To Kill a Mockingbird is undeniably a classic. What is more, the novel is a much loved by all manner of people. Whether you read for pleasure, are a professional critic or someone who nostalgically remembers reading the book at school. It is difficult not to like the novel and the character of Scout.
The news that Harper Lee has written a sequel to her 1950s classic is cause for celebration and just a little, tiny, barely noticeable suspicion.
Think about it in terms of music. If an artist produced an amazing best selling, critically acclaimed album and produced nothing else. And then, 50 years later came out and said “Oh, I forgot, I produced a second album, would you like to hear it?” What would we think? Attempted comeback? Cashing in?
Of course, there is a huge difference between music and literature. In the case of Harper Lee there is also the fact she is genuinely and honestly loved.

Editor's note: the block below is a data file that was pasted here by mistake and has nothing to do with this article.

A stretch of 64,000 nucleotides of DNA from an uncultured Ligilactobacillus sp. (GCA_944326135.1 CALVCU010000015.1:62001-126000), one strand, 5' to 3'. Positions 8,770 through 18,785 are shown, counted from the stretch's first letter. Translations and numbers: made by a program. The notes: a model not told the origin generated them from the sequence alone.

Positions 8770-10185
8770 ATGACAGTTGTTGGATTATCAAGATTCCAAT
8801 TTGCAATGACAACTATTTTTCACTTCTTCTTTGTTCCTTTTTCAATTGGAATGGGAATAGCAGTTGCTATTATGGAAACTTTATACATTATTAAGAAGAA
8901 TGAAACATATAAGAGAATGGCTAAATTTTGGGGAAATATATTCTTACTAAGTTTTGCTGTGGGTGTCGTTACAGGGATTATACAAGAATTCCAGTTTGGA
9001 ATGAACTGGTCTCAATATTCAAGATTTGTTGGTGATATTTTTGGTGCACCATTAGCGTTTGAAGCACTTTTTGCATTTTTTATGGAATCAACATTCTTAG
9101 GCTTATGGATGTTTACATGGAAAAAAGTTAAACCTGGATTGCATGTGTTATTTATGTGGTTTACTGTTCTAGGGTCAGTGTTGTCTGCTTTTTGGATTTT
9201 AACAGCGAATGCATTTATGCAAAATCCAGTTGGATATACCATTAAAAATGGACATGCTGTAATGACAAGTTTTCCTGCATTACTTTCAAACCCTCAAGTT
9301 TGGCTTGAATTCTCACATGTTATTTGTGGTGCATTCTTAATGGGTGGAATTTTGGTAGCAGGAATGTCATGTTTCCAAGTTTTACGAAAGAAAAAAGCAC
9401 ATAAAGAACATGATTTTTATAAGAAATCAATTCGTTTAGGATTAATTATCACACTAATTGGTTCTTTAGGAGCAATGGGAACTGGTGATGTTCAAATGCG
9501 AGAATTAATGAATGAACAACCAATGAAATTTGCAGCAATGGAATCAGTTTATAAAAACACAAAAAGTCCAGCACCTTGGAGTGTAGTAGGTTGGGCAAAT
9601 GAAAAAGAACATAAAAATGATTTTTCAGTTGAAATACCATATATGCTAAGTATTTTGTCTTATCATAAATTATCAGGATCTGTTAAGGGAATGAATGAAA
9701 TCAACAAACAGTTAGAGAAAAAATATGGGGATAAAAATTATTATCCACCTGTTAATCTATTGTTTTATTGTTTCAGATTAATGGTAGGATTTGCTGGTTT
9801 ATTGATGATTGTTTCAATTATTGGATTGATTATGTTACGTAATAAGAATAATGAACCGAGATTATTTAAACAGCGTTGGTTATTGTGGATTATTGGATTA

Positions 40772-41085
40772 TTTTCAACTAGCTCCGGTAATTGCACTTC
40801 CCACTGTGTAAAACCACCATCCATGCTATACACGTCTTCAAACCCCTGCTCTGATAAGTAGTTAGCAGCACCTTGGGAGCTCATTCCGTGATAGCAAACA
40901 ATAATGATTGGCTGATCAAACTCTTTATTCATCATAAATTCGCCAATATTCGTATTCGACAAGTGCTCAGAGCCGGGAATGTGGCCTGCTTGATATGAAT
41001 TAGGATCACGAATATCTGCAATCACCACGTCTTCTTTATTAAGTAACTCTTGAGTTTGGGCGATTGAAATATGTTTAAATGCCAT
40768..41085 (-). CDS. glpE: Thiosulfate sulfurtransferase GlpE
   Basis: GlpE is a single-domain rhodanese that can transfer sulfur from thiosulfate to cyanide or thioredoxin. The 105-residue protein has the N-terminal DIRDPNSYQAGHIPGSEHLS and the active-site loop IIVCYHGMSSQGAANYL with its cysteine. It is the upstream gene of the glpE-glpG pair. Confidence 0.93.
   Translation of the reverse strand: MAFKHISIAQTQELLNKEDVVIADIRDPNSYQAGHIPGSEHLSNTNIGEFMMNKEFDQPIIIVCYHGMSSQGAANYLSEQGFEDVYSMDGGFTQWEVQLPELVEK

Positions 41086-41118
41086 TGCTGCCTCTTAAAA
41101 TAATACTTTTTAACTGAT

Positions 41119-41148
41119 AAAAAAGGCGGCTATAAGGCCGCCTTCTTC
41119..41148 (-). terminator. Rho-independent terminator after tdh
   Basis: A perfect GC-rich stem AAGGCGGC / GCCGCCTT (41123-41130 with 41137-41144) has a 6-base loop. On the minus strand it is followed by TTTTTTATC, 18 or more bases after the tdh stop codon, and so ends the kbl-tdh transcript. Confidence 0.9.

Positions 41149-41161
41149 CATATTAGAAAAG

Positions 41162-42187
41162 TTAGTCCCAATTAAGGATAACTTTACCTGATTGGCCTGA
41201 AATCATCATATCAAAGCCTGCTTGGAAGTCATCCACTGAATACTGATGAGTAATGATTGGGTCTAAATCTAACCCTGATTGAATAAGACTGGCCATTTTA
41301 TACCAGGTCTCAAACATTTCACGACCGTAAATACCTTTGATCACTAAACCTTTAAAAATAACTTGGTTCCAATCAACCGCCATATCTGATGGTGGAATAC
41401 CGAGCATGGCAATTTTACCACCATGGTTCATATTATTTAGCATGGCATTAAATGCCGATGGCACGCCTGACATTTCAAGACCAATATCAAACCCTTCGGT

Voices have expressed a feeling that the death of her sister, who protected her privacy, may have left a void in her life that means she is susceptible to exploitation. There is the nature of the discovery by her friend, a lawyer. Are we meant to assume honesty? This novel will be huge and make the Harry Potter sales look like the opening weekend The Lone Ranger movie.
All kinds of questions about the motivations for the release are going to abound, but one of the most important questions are going to be whether it is any good. Harper Lee did not write a second novel (until now). Why not? And is this one going to be any good? At the best of times, sequels can be difficult. After such a long time with such a level of expectation, the novel could be wholeheartedly accepted or…well, we are not going to find out until Go Set a Watchman arrives on 14th July.
We shall all be waiting with honest expectation.